Tag Archives: Language

1997: Translation / Transformation

In a 1997 essay on translation, the writer Harry Mathews cites Marcel Benabou’s version of Keats’s “A thing of beauty is a joy forever”: Ah, singe débotté, / Hisse un jouet fort et vert! It’s not quite a translation: the … Continue reading

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1635: A Kind of Speech They Could Not Understand

In 1635 at Brampton near Gainsborough an Ash Tree shook both in the Body and Boughs, and there proceeded from thence Sighs and Groans, like those of a Man troubled in his Sleep, as if he felt some sensible Torments. … Continue reading

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1874: Lost Beauties

A few entries from Charles Mackay’s Lost Beauties of the English Language: An Appeal to Authors, Poets, Clergymen and Public Speakers (1874): Airt, the quarter from which the wind blows. “Helter skelter from a’ airts, In swarms the country drives.” … Continue reading

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1973: Self-Translation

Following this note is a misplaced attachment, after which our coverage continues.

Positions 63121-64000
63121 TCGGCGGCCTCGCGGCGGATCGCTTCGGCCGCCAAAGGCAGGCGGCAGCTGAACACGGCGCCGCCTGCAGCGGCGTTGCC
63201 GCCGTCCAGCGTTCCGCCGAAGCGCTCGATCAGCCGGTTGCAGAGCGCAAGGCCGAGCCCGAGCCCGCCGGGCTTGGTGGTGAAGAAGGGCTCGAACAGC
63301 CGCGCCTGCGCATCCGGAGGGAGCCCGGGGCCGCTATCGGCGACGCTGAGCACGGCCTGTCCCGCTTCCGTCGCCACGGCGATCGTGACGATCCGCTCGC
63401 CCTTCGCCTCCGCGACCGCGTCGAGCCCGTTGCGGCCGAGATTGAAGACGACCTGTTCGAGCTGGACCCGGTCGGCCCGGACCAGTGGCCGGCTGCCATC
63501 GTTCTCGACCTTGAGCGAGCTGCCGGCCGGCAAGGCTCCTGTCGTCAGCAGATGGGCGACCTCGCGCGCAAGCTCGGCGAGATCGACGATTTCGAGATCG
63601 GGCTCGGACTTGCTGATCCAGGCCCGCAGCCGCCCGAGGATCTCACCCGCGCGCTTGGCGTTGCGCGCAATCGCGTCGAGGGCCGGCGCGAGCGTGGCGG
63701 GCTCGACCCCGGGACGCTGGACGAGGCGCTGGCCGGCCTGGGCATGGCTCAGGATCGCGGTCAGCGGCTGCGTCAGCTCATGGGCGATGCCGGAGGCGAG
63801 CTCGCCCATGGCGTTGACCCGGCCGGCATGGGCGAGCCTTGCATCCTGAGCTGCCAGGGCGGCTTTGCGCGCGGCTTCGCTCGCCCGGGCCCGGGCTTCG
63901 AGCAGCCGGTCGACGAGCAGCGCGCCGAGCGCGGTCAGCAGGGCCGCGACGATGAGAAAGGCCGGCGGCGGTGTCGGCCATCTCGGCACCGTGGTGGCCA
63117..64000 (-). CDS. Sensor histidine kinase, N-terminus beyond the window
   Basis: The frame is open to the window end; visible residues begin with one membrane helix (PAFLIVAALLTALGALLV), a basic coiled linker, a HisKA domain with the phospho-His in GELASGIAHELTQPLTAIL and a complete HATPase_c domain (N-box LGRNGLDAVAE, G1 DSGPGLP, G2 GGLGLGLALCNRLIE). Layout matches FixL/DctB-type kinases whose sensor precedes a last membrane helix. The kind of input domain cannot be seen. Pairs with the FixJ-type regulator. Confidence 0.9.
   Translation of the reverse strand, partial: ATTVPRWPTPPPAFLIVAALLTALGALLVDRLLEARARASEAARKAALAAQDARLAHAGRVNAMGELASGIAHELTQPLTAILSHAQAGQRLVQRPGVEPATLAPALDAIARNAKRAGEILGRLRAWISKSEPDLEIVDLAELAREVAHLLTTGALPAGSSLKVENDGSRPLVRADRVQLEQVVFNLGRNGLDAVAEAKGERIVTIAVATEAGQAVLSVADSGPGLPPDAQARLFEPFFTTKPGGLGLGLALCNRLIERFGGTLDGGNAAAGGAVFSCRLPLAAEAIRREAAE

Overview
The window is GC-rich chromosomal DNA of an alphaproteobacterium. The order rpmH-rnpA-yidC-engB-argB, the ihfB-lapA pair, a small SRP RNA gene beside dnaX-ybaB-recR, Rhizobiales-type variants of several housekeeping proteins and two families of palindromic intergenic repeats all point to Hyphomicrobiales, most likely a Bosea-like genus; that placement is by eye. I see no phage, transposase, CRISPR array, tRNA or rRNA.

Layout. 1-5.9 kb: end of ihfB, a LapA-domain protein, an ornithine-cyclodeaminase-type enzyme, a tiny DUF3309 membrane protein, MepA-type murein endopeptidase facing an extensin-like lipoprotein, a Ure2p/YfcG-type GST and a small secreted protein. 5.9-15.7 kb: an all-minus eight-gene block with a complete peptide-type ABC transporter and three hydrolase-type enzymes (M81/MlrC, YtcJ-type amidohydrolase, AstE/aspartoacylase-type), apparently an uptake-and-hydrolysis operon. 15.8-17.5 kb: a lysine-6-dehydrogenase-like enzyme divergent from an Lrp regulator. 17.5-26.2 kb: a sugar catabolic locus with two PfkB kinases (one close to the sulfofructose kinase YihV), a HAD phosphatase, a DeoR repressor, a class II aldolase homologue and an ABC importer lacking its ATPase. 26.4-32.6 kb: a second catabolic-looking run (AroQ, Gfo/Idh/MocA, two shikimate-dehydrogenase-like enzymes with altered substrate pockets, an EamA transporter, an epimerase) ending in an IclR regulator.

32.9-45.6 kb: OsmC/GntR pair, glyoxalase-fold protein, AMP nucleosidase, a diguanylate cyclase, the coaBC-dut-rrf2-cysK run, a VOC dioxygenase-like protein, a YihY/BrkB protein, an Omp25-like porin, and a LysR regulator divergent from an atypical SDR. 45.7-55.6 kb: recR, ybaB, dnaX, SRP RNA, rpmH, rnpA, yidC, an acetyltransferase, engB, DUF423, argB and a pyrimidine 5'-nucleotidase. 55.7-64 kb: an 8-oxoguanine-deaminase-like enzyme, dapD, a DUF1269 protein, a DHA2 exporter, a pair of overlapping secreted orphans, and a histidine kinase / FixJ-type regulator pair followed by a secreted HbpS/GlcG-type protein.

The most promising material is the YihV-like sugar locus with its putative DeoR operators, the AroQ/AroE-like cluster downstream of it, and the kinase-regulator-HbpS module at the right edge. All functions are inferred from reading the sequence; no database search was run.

Born in Ireland, Samuel Beckett wrote almost exclusively in French after moving to Paris in 1939. He would then translate his novels and plays into English. He wrote the following sentence in his 1946 short story “Premier amour”: Personnellement je … Continue reading

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44 BC: False Friends

When I was a student in Italy, a friend of mine once wanted to tell his host family that he liked the bread because it was made “without preservatives.” Not knowing the Italian for “preservative,” he took what seemed like … Continue reading

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2015: Mutually Noncoherent Pulses

In this study, we carried out a reliable measurement of the mutually noncoherent pulses and their subsequent analysis as the most probable acoustic signals of the hypothetic spoken language of dolphins. As this language exhibits all the design features present … Continue reading

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1862: Till Hell Freezes Over

The phrase “until Hell freezes over” seems to originate during the civil war, as the earliest examples in print date from that time. In his 1869 book, The Life and Campaigns of General U.S. Grant, from Boyhood to his Inauguration … Continue reading

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